Fox Point, Wis., is sometimes referred to simply as the north shore of Milwaukee. But association with the big city really doesn’t do the small town justice, because its cross section of largely professional people and cultured history creates a distinct and distinguished profile. Residents recognize that distinction and cherish it.
In order to comply with new minimum retroreflectivity standards issued in the Manual on Uniform Traffic Control Devices by the Federal Highway Administration, in 2011 Fox Point called on its strength: utilizing new technology and methods for the purpose of preserving charm and historic feel.
Director of Public Works Scott Brandmeier and Fox Point consultant Jeff Mazanec, of R.A Smith National, shared the experience with attendees of a session at the American Public Works Association congress in August.
“We knew we had to comply, and that we were going to have to inventory and evaluate all of our signage. We knew it was an opportunity to improve sign quality and eliminate redundancy,” Brandmeier said. But first there were questions to be answered. Among those were, which signs should be included in the program? Only village signs, or also private signs in public right of ways? What about signs not subject to the new requirements?
The final decision was to include all signs within the village right of way. That way they could at least document each sign and have information to refer to if there was any sort of a problem.
Inventory data collection
Fox Point needed a program that would photograph and identify signs, collect data and store it. The data would then be delivered to a GIS consultant and plugged into the GIS for automatic plotting.
GPS-enabled Trimble laptop units allowed Brandmeier and crew to gather all of the information and take photos with same device. The data collected consisted of:
- Type, message, shape, size and height
- Material type
- Direction sign is facing
- Mounting type and condition
Engineering interns from a nearby university were employed to do the legwork, and the information was then transferred to the village’s GIS dataset. They chose to apply an ID tag to each sign. The sign location data enables quick and current mapping of sign locations, expedite replacement of critical signs and establishes sign ownership, contact information and month of installation, Brandmeier noted.
With the data, public works employees are able show a breakdown of what signs were in the village’s jurisdiction — village, county, state and federal — and organize them by any of the signs’ attributes.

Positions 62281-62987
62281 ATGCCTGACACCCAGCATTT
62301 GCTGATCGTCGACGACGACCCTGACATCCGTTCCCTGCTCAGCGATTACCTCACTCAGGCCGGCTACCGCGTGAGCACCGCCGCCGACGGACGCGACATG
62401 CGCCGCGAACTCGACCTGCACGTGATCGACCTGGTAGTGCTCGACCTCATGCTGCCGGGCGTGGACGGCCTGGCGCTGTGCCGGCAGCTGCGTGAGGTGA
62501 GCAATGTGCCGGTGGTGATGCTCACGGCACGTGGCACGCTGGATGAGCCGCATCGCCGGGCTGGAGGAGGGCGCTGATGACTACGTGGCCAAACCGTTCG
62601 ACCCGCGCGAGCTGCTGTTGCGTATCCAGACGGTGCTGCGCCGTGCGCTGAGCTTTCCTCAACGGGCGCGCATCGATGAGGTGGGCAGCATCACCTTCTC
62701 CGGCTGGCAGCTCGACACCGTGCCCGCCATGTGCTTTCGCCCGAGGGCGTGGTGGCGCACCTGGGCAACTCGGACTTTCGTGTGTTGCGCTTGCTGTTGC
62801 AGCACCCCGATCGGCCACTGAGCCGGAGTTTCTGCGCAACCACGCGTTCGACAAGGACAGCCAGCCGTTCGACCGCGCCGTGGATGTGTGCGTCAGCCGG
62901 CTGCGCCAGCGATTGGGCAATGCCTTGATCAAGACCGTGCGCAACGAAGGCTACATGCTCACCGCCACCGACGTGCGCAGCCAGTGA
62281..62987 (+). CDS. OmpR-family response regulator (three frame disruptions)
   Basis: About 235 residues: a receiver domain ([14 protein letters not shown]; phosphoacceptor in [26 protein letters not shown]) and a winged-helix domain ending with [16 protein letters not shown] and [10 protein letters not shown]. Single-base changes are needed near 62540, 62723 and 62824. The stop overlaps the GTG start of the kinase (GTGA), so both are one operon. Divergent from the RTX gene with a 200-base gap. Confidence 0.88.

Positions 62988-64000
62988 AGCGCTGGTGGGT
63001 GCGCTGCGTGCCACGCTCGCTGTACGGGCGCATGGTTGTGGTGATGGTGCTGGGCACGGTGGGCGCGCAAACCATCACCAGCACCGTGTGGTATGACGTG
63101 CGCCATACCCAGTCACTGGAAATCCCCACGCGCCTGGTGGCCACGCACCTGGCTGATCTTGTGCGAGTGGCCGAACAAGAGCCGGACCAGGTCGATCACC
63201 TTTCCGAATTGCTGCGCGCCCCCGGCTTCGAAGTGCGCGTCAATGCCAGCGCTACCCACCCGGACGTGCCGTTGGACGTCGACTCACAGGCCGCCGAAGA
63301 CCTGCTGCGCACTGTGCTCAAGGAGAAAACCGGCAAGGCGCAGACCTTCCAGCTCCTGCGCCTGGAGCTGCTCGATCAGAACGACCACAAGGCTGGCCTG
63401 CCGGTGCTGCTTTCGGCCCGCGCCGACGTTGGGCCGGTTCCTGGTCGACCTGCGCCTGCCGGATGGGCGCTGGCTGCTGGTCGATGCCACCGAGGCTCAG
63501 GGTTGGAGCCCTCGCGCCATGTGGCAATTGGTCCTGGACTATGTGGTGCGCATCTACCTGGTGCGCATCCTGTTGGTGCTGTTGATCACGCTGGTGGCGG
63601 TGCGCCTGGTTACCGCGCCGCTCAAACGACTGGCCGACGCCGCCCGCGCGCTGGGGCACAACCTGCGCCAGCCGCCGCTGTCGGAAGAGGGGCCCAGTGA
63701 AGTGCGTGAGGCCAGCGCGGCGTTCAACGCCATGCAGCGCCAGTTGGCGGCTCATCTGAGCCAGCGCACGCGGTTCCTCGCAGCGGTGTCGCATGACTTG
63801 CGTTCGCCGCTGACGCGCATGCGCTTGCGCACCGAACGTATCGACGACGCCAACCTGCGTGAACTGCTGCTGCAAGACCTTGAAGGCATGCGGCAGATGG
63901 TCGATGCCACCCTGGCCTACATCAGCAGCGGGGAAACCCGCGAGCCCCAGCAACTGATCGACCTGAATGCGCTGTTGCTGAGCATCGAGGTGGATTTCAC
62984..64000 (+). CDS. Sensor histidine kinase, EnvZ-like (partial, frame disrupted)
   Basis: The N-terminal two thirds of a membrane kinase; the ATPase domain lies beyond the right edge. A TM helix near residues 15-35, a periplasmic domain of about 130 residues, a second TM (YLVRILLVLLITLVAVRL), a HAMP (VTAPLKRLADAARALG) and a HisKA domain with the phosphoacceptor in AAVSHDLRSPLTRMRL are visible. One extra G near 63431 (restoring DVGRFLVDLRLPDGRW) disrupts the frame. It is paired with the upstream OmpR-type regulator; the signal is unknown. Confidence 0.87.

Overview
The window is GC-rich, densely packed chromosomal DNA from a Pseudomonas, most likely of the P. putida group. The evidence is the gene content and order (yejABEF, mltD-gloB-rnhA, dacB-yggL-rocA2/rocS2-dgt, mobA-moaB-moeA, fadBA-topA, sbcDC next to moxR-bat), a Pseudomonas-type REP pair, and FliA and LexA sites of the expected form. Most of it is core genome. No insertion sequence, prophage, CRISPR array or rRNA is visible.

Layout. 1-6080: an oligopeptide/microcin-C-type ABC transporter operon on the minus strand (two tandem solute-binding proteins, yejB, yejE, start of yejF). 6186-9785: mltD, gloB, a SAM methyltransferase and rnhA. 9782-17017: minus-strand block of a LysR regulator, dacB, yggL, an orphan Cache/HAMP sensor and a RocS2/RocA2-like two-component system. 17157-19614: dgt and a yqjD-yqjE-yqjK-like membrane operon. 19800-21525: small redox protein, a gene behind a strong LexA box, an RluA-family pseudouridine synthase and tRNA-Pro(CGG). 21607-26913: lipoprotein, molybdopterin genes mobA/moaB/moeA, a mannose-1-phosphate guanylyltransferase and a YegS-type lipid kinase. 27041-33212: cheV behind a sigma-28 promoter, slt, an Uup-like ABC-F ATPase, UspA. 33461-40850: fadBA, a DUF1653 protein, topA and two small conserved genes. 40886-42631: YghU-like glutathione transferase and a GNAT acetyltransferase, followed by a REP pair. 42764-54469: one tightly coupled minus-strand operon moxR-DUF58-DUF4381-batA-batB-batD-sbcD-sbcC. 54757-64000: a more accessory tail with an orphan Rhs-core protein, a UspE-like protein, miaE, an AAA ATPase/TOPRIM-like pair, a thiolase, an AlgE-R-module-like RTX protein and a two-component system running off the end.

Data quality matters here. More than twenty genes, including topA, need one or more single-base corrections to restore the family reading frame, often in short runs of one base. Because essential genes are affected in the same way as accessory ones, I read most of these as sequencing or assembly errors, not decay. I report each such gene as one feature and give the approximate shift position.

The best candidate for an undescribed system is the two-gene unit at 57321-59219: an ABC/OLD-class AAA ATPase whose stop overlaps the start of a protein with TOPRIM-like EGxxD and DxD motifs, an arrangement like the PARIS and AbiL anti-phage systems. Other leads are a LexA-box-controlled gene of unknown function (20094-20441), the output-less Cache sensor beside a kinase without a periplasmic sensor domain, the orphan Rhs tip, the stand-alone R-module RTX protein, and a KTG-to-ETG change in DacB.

But as Mazanec noted, the benefits exceeded retroreflectivity compliance.
“For instance, just how many 25 mph speed limit signs do you really need in a residential neighborhood? In some places we had five in a one-mile stretch. After seeing that, we recommended removal of a lot of them.” Today speed limits are indicated at all entry points into the village, and 100 of the 182 25-mph speed limit snow removal impediments are gone. Obsolete signs such as “Slow Children,” which are no longer recommended for use, were also removed. In total, the village saved $8,100 by removing 13 percent of existing signs.
ID tags were applied to each sign. The sign location data enables quick and current mapping of sign locations, expedite replacement of critical signs and establishes sign ownership, contact information and month of installation, Brandmeier noted. Each tag stays with it sign, and if a sign is deemed redundant and retired, then the tag is also retired.
Street name signs
Among Fox Point’s attributes are the absence of streetlights or local signalization. Street names are indicated in white on a black, cast bronze plaques held by ornate brackets.
As Brandmeier discovered, the signs are treasured by Fox Point’s populace.
“Our residents have a great deal of pride in their community, The street signs don’t escape that. There’s so much passion attached to these signs. I never would have guessed it,” he said.
That affection overlooks the fact that they’re practically invisible at night, and hard to read even during the day. Such signs are still permitted under the MUTCD, in historical-designated areas — but not throughout the village.
Public meeting after public meeting confirmed that residents were not overly concerned about street name signs needing to comply with the MUTCD. By way of compromise the signs are going up anyway, but for now, only as original signs are vandalized, disappear or are damaged. What’s been put up is a name sign consisting of a white background and black letters made of compliant retroreflectivity sheeting. But the brackets mimic the character of the old, bronze fox heads.
The brackets more than triple the price per sign. Still, it may be worth the expense.
“Where we’ve put up the signs — there are a half-dozen so far — we’ve not received a single phone call about it,” Brandmeier said. The town has also asked the Federal Highway Administration to recognized Fox Point as falling under an exemption provided to some historic districts where speed limits are low.